This 2010 Guardian First Book Award finalist uses current day London resident Kevin "Fishy" Broom, who collects rare Nazi paraphernalia (though is "not a secret Nazi" himself) and is distinguished by an unfortunate genetic defect that leaves him smelling strongly of rotting fish, as a frame through which to contain an ebullient and thrilling narrative. The heart of the story is the unlikely connection between a beetle-obsessed entomologist, eugenicist, repressed homosexual, and fascist Philip Erskine, and "Sinner" Roach, a nine-toed, 4-ft. 11-in., sadistic, alcoholic Jewish boxer. Doing a favor for a friend, Fishy discovers a murdered man and the prize he'd hidden for years: a note from Hitler thanking Dr. Erskine for his "kind tribute." This auspicious beginning plunges the novel into East London, mid 1930s, where it largely remains, save for a few brief returns to the present involving Fishy's kidnapping by a Welsh Nazi cultist and their investigation of Erskine's past. Though Beauman bites off a lot to convincingly chew and fumbles the odd simile, his novel is irreverent, profane, and very funny. Best of all, he writes prose that, like Chabon's, has the power to startle, no small feat in a debut. (Sept.)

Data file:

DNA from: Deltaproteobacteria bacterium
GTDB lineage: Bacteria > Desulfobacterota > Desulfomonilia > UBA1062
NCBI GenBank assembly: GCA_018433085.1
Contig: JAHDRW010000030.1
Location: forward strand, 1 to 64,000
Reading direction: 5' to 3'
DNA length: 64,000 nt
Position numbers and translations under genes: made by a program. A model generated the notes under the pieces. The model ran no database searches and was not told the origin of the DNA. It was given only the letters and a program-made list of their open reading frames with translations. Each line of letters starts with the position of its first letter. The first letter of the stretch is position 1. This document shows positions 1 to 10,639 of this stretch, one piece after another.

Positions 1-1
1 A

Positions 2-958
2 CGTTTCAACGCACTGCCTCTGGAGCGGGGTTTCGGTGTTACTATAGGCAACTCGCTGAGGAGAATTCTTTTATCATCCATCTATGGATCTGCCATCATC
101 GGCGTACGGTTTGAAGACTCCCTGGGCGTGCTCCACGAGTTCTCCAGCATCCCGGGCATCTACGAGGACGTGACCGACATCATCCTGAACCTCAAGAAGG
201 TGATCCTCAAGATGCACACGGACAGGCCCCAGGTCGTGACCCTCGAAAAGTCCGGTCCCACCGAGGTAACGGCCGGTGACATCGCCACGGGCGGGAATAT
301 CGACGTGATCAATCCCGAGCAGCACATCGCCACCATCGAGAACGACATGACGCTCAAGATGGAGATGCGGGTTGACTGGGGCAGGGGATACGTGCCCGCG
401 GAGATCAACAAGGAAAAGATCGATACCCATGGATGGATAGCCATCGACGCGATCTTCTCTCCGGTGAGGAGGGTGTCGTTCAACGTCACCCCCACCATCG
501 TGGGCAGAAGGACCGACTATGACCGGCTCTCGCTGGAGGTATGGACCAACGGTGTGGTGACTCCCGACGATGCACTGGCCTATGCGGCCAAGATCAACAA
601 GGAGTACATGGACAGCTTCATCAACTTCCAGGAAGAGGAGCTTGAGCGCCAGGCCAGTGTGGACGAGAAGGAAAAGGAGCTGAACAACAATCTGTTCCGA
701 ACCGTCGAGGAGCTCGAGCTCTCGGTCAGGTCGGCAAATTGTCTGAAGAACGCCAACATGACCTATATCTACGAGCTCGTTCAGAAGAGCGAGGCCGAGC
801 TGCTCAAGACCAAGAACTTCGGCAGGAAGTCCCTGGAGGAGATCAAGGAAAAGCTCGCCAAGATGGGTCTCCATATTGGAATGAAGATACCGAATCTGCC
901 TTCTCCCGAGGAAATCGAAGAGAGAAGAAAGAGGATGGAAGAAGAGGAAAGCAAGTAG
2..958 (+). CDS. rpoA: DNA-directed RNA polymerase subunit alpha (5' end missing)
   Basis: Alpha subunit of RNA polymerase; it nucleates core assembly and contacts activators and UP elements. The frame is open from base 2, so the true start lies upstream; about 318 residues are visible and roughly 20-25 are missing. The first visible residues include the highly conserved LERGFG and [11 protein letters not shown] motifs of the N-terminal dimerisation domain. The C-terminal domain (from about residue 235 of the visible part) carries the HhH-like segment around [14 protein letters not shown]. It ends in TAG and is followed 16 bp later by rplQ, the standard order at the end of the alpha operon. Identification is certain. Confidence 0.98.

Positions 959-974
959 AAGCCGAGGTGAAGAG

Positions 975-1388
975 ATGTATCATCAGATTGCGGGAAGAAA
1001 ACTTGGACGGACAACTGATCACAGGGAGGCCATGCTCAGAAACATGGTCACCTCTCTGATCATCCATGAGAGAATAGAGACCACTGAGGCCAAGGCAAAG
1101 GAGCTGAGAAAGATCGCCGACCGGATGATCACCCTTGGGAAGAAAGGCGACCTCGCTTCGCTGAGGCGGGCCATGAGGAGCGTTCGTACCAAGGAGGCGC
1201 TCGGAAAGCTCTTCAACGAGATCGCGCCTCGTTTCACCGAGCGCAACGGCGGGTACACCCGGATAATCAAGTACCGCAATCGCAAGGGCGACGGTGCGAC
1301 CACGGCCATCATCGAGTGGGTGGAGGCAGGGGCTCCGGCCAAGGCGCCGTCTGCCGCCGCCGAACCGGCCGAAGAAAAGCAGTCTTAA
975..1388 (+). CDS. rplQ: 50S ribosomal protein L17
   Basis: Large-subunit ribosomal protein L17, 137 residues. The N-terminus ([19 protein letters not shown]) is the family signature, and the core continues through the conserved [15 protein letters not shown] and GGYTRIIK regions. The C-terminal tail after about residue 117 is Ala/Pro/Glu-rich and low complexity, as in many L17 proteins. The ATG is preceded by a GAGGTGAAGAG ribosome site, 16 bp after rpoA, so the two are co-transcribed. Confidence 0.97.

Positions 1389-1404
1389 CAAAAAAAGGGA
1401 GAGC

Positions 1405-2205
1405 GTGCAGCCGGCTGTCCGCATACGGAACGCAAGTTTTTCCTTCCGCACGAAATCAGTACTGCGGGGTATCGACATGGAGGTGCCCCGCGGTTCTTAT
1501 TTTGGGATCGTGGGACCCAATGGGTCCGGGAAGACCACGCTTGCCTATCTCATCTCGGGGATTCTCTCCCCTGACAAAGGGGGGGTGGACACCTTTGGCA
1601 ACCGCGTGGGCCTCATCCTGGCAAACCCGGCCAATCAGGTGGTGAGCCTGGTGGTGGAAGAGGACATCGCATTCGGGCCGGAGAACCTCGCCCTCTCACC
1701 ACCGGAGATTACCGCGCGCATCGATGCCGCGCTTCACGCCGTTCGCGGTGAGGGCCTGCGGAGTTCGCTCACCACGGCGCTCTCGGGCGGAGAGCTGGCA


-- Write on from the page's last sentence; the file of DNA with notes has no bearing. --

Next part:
Reviewed on: 06/27/2011 Release date: 09/01/2011 Genre: Fiction
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